Wade Davis
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"Wade Davis" is a Canada/Canadian anthropology/anthropologist, ethnobotany/ethnobotanist, author and photographer whose work has focused on worldwide indigenous cultures, especially in North and South America and particularly involving the traditional uses and beliefs associated with psychoactive plants. Davis came to prominence with his 1985 best-selling book The Serpent and the Rainbow (book)/The Serpent and the Rainbow about the zombies of Haiti.

Davis has published popular articles in Outside (magazine)/Outside, National Geographic Magazine/National Geographic, Fortune (magazine)/Fortune and Condé Nast Traveler.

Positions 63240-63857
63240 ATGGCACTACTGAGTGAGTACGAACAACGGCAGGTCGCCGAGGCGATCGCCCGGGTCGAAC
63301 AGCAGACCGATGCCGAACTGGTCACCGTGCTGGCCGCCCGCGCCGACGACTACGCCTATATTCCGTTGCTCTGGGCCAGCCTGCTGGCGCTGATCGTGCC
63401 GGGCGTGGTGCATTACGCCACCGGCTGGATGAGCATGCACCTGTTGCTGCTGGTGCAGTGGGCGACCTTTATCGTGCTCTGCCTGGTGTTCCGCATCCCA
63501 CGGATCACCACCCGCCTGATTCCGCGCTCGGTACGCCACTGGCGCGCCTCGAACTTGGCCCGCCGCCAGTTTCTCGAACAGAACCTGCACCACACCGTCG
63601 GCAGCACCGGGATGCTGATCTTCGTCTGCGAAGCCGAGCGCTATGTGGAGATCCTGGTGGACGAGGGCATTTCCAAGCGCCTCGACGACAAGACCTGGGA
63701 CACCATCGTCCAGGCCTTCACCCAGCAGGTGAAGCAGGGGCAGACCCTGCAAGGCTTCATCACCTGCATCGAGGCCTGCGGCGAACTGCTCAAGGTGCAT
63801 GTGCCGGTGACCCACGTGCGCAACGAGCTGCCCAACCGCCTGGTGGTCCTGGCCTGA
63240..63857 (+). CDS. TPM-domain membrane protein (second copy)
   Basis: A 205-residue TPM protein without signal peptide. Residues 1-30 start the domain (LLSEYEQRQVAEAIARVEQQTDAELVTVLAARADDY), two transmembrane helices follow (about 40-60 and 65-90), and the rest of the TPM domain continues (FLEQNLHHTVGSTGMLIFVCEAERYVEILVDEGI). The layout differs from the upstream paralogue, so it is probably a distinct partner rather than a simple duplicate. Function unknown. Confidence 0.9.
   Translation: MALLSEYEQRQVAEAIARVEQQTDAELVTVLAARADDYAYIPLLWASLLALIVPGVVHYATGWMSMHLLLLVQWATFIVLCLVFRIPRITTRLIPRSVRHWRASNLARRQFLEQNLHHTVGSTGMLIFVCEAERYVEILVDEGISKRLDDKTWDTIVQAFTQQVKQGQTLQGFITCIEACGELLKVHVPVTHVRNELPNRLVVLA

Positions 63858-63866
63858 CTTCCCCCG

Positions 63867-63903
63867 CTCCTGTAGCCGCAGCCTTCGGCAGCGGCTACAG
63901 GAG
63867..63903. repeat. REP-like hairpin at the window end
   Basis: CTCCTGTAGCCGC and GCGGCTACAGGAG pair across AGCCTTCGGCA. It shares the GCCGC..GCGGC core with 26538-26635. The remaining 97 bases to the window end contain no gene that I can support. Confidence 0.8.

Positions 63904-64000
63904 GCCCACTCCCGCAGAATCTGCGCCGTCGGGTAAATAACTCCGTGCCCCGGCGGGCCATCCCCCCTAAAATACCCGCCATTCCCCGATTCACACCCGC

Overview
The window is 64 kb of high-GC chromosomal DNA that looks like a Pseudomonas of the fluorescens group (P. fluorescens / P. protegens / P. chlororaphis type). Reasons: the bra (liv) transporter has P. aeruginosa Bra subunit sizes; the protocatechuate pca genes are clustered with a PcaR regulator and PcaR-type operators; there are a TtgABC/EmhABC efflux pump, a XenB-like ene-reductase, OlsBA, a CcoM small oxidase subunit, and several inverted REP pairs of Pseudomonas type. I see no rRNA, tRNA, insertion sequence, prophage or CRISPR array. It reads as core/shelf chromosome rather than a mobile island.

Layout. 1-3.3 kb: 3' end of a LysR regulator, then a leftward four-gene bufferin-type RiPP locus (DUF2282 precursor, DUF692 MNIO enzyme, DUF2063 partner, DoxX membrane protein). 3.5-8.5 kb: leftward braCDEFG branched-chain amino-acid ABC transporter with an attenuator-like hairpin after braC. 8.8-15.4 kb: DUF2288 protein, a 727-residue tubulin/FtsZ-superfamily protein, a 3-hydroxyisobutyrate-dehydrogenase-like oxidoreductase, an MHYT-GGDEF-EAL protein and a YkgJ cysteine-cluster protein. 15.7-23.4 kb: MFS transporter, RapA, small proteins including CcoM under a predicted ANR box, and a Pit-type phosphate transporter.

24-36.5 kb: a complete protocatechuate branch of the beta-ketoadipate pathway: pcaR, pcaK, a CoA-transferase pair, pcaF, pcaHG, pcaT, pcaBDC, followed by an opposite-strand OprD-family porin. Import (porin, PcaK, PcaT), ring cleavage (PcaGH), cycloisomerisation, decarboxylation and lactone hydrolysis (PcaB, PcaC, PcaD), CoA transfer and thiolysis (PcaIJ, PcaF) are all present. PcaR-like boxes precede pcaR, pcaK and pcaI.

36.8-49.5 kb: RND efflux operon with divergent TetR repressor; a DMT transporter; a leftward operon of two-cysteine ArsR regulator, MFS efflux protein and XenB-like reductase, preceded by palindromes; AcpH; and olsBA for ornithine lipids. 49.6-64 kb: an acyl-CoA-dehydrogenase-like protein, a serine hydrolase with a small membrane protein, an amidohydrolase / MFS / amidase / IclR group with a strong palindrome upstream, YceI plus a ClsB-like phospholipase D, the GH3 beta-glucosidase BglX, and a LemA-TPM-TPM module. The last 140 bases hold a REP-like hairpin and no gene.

Davis is an Explorer-in-Residence at the National Geographic Society. Named by the NGS as one of the Explorers for the Millennium, he has been described as “a rare combination of scientist, scholar, poet and passionate defender of all of life’s diversity.” In recent years his work has taken him to East Africa, Borneo, Nepal, Peru, Polynesia, Tibet, Mali, Benin, Togo, New Guinea, Australia, Colombia, Vanuatu, Mongolia and the high Arctic of Nunuvut and Greenland.

More Wade Davis on Wikipedia.

Voodoo is not some kind of black magic cult. It's the distillation of very profound religious ideas that came over during the tragic era of slavery.

Every language is an old-growth forest of the mind, a watershed of thought, an ecosystem of spiritual possibilities.

I threw too many pitches but I guess it was solid for my first outing.